You see, my friend,
even the twilight doesn’t count now.
The rock crystal of departed sounds doesn’t dull.
So if a swallow in me
drifts off to sleep,
my life still won’t be over.
Both fish and hills will live, will stay.
And polka dots on china silk won’t grow
when, among the rings of disconnected silence,
the warmth of life deserts my home.
But fish – both carp and rudd,
and way to measure in grams the weight of kisses
will still exist
no matter when
my dogged, stubborn ECG comes to an end.
Ten years have passed, my love.
You married another one.
Dead souls smell of salt and home and smoke.
It’s hard to measure resentment.
But words are begging to be written as poetry.
Ten years have passed like nine.
I could wait seventy.
Years were long and short.
Lines were rhymed or not.
The pain kept me alive,
took me away from death.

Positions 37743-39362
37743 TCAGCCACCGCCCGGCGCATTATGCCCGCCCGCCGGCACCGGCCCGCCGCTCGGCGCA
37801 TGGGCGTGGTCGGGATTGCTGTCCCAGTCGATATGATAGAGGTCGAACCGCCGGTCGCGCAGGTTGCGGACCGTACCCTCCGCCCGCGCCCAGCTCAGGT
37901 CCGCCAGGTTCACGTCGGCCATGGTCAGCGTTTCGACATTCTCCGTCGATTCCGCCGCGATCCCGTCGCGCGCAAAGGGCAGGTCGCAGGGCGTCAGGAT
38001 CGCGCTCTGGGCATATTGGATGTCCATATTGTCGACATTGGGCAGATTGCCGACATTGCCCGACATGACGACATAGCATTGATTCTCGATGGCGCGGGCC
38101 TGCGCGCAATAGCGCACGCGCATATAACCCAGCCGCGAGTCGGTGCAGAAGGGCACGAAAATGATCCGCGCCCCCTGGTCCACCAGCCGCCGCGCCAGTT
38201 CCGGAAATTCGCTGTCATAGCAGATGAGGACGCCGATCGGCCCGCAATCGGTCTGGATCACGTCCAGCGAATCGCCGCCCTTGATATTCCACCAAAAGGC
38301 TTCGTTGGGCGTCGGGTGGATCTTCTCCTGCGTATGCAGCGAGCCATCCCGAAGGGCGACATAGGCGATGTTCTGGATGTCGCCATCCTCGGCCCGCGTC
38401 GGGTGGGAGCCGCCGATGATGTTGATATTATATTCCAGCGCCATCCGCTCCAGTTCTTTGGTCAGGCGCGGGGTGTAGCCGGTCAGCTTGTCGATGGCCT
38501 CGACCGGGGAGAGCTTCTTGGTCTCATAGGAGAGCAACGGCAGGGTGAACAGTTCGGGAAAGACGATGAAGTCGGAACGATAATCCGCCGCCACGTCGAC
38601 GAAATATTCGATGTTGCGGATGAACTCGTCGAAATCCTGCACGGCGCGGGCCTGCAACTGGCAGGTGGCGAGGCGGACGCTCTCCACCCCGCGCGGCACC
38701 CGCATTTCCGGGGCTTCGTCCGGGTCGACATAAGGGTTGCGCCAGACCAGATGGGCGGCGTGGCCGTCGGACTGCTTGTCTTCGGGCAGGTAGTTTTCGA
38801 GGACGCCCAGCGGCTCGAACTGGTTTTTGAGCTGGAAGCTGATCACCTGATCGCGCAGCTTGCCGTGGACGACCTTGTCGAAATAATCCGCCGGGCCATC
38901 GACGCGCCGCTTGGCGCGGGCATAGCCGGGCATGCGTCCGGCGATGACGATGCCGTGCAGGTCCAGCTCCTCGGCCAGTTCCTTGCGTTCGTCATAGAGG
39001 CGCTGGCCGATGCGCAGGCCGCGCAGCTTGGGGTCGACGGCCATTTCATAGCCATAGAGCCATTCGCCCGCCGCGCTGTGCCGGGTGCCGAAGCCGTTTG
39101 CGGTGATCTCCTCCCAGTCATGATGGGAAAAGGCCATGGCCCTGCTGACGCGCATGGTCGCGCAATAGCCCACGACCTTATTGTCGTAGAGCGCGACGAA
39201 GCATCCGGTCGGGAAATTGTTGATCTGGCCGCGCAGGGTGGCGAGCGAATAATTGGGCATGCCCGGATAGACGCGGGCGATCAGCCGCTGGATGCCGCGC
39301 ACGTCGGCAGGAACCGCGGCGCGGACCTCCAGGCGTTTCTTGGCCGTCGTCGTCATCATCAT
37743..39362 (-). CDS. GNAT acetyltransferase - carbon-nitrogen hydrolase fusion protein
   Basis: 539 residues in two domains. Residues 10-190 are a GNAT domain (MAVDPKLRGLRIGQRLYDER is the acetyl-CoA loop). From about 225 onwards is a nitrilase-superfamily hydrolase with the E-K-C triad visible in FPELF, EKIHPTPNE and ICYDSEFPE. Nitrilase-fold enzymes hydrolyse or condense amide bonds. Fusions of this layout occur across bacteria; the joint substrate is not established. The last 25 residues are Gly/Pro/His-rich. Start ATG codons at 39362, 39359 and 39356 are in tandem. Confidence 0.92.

Words led to new words.
Pieces of ice to new ice.
Three-five-ten, my dear.
Only your name is left.
Are you happy with her?
(Translated by Sergey Gerasimov from Russian.)
Evgenia Jen Baranova, born Kherson, Ukraine, is a writer of poetry and literary prose. She graduated from Sevastopol National Technical University with a degree in Information Management Systems and Technologies in 2011. She was a finalist, prize-winner and laureate of a number of Russian-language literary contests. Baranova is the author of a book of poems, “Rybnoye Mesto” (“The Fishable Spot”).